The DeBusk College of Osteopathic Medicine at LMU (LMU-DCOM) has developed a modified systems curricular model that emphasizes basic science and foundational concepts of medicine in the first year of medical school and clinical application of the concepts in the second year. At LMU-DCOM, we combine traditional lecture-based didactic presentations along with highly interactive learning sessions, in the Team-Based Learning (TBL) format, and laboratories to practice skills and procedures needed as physicians. In TBL, students work outside of class with individual study of assigned material as preparation for in-class exercises that allow students to improve their critical thinking skills and demonstrate mastery of the topic under discussion. Students work in small teams of up to eight members to solve problems in various topics of medicine related to their current course work.
In the fall of year one, students are introduced to topics in medical biochemsitry, genetics and cellular biology in theMolecular Fundamentals of Medicine I course, with these topics being reinforced through the use of TBL exercises. TheMedical Gross Anatomy and Histology courses cover the structure of the human body down to the cellular level.Neuroanatomy studies the structure and function of the brain. Foundations of Modern Health Care I includes presentations and discussion on the foundational skills and information necessary to understand the dynamic practice of medicine in our society.
The spring semester of year one includes Medical Physiology, in which basic principles of physiology are presented and, in a practical way relevant to medicne, expand upon the biochemistry introduced in the fall semester. Medical Physiology provides students with a framework on how the human body functions normally and is a foundation for the system courses in the second year. Knowledge acquired in Medical Physiology also provides a foundation for Medical Pharmacology. Basic principles of pharmacodynamics and pharmacokiinetics provides students a basic understanding of the therapeutic principles of pharmacology and the underlying mechanisms of drug function. In Molecular Fundamentals II, the functioning of the human immune system is studied as well as the bacterial, viral and parasitic invaders that cause human morbidity and mortality in infectious disease.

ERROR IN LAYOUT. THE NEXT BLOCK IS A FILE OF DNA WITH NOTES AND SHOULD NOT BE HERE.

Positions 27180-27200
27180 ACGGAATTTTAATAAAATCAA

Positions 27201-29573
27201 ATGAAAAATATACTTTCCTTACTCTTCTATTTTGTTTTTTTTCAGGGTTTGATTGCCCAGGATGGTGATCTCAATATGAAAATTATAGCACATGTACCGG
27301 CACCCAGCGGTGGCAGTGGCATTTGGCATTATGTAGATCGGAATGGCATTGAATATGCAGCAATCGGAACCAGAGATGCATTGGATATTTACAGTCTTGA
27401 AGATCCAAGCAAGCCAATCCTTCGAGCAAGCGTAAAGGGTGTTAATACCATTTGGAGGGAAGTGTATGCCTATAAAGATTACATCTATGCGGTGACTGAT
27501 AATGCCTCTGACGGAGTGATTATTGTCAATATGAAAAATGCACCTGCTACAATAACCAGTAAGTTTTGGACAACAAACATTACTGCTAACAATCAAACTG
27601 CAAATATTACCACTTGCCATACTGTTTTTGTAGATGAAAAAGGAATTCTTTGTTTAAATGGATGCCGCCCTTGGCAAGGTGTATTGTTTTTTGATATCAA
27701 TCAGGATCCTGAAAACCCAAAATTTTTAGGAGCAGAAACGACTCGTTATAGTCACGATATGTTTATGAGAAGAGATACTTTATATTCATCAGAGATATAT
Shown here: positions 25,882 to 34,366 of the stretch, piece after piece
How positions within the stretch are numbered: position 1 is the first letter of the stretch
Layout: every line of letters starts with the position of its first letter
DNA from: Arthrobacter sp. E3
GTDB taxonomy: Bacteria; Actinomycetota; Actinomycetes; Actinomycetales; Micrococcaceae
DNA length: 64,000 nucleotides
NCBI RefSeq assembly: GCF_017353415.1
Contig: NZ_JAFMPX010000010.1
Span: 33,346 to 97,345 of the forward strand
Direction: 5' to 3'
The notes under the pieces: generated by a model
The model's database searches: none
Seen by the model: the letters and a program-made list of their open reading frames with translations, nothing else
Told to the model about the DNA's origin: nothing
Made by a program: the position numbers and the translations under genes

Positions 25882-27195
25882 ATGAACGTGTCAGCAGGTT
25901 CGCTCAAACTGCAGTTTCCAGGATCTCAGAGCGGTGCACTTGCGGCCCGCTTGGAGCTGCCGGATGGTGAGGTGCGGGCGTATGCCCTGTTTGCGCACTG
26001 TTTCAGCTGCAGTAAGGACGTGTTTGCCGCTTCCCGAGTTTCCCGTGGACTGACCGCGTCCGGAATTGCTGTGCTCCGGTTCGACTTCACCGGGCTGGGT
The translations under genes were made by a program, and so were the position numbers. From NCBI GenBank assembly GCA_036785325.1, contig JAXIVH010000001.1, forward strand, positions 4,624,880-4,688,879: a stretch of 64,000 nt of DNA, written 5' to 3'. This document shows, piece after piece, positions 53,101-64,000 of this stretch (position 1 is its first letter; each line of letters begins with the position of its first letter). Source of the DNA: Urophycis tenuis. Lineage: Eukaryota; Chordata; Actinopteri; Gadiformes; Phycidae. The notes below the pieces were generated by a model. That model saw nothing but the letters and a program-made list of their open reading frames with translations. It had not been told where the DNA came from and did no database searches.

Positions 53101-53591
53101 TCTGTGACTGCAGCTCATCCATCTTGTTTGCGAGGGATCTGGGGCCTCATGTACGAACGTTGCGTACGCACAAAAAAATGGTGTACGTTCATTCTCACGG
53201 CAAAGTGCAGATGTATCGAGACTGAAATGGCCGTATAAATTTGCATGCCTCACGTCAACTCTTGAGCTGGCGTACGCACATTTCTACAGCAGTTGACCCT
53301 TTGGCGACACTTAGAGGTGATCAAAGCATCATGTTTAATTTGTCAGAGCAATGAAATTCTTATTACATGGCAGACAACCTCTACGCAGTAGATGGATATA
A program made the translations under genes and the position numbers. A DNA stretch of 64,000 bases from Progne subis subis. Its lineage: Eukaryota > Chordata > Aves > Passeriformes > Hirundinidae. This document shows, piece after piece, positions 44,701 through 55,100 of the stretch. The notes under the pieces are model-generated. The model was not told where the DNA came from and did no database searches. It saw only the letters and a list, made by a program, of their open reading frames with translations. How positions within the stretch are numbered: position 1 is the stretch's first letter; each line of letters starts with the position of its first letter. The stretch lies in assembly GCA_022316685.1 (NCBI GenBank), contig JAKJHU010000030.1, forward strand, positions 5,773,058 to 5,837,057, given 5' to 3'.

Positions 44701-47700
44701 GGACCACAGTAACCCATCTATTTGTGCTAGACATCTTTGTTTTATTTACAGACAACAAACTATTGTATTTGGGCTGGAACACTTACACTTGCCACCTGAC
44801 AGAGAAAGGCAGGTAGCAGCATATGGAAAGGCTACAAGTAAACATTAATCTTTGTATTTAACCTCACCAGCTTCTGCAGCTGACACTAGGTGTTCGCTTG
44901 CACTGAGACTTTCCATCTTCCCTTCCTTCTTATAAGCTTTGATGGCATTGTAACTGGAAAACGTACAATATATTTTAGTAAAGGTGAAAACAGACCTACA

OMM and EPC
The manipulative techniques that DOs employ as an additional treatment modality in their "toolkit" as physicians are taught in Osteopathic Principles and Practices (OPP). OMM is structured for progressive learning over the first two years with fundamental tenets required to perform osteopathic manipulative techniques. Essentials of Patient Care (EPC) is a combination of didactic lectures, simulation labs and standardized patient experiences that help students practice techniques and examination skills essential as a competent physician. EPC builds in knowledge and compexity over the course of the first two years, preparing students for their clinical rotations in the third and fourth years.
The second year of medical school will focus on clinical application of the basic science concepts presented in year one. Students will have didactic lectures and interactive learning sessions (TBL), using an organ system approach to medicine. LMU-DCOM differs in its curriculum by presenting the systems that are related to each other, such as Cardiovascular,Renal and Respiratory systems, concurrently. This strategy helps students improve understanding and integration/correlation of course materials as clinical considerations are presented and integrated with practical application of basic science principles mastered in year one coursework. Simultaneously, lectures and labs on techniques and examinations in the OPP and EPC courses are presented in the fall and spring semesters and compliment the systems coursework. Second year students also spend time in one of LMU-DCOM's two local clinics to experience real-word settings of patient care.